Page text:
Utah Qualified Medical Providers (QMPs) get a lot of great questions from patients looking to obtain their Medical Cannabis Cards. One of the more common is whether cannabis has any detrimental effect on contraception. Here is the most important thing you need to know on this topic: we don’t know for sure.
That’s not a cop-out. It is not an attempt to avoid answering the question. We simply do not know all the possible implications of how cannabis and hormonal contraceptives interact. Obviously, cannabis use would not have any effect on mechanical contraception (condoms, IUD, etc.).
We do know the endocannabinoid system contributes to regulating the female cycle. So there is always a possibility that using cannabis while also using hormonal contraceptives could make contraception less effective. There is also a remote possibility that cannabis could help women struggling with infertility.
As with most things regarding cannabis, there isn’t a whole lot of study data we can look at to determine the influence cannabis might have on contraception. Again, we do know that the endocannabinoid system plays a role in influencing the female reproductive cycle. We also know that a study published back in 2013 provides strong evidence suggesting that impairment of the endocannabinoid system can interrupt the normal functioning of the female reproductive system.
It is not clear from the study what exactly qualifies as impairment across the board. Could it be that some people experience endocannabinoid impairment as a result of using cannabis? Is it possible that low cannabis consumption would not impair the endocannabinoid system, but heavy consumption would?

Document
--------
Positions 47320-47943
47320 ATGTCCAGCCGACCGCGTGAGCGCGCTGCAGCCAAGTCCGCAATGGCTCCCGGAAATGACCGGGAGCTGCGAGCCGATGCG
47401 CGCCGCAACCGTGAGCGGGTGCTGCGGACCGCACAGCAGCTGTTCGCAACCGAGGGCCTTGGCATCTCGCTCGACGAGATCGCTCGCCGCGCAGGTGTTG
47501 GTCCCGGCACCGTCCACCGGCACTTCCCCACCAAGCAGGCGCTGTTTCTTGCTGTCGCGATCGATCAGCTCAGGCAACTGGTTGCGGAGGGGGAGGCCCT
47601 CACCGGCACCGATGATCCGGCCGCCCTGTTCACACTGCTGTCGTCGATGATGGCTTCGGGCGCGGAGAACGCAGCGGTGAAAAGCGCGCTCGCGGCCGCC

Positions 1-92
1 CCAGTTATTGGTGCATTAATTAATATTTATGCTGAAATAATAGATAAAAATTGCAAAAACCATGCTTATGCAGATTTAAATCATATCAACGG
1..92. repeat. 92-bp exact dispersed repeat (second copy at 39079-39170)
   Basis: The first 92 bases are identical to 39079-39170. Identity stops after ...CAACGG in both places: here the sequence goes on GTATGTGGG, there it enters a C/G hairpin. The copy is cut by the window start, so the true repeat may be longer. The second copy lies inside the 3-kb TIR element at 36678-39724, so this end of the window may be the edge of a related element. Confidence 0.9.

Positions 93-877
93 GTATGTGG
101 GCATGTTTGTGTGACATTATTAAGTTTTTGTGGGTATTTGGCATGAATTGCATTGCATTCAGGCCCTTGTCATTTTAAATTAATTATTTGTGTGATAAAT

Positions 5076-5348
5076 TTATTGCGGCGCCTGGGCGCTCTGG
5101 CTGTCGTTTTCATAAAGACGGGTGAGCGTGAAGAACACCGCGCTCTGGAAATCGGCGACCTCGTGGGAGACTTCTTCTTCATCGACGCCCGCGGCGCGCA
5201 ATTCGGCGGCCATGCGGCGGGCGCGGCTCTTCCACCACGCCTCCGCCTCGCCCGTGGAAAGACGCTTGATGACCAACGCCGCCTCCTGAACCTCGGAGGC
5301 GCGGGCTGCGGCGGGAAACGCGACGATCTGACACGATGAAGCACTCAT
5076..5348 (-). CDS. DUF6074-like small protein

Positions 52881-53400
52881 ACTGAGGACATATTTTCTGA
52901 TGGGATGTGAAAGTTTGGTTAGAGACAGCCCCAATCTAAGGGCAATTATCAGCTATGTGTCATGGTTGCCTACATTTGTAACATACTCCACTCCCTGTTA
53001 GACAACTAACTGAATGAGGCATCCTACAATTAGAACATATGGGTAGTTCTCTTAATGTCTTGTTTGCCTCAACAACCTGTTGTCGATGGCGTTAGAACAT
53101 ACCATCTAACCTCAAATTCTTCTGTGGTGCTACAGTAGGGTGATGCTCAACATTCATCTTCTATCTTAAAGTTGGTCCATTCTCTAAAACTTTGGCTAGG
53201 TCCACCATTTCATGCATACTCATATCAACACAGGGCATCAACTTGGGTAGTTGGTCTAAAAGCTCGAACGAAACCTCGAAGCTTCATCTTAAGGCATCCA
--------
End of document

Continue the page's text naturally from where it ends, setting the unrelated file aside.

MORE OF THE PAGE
These are things we don’t know. What we can say is that consuming cannabis while using hormonal contraception could be problematic. It is possible that cannabis could reduce the effectiveness of birth control pills and other hormonal products. If you are at all concerned about it, there are solutions. You can consume less cannabis, choose another form of contraception, or do both.
We have a bit more data on smoking cannabis while using Hormonal contraception. Studies have shown that any type of smoking – whether tobacco, cannabis, or something else – is not good for your health. Combining smoking with more contraception could increase the likelihood of blood clots, thrombosis, and more.
The Cannigma website does a fantastic job of discussing this particular topic on their website. You might want to take a look. They reference numerous studies as well as highlighting the fact that some of the data is conflicting. You are advised to look at the data with an open mind before making any sort of decision about it.
In the end, smoking always carries risks with it. Your best bet is to avoid it while on contraception. Moreover, smoking cannabis is illegal in Utah. That should answer the question about whether you should do it. Your Medical Cannabis options in that Beehive State include cannabis flower (for dry heating and cooking), vaping, tinctures and oils, and a few other products.
We cannot definitively say whether using cannabis and hormonal contraception simultaneously reduces the effectiveness of the contraception. It is possible that it does. Therefore, the best advice we can give is to err on the side of caution. If you are concerned that cannabis could make your contraception less effective, adjust accordingly.
If you are not worried about it, we do not necessarily have data suggesting you should be. Do whatever you are comfortable with. Hopefully, future studies will give us more solid data to look at.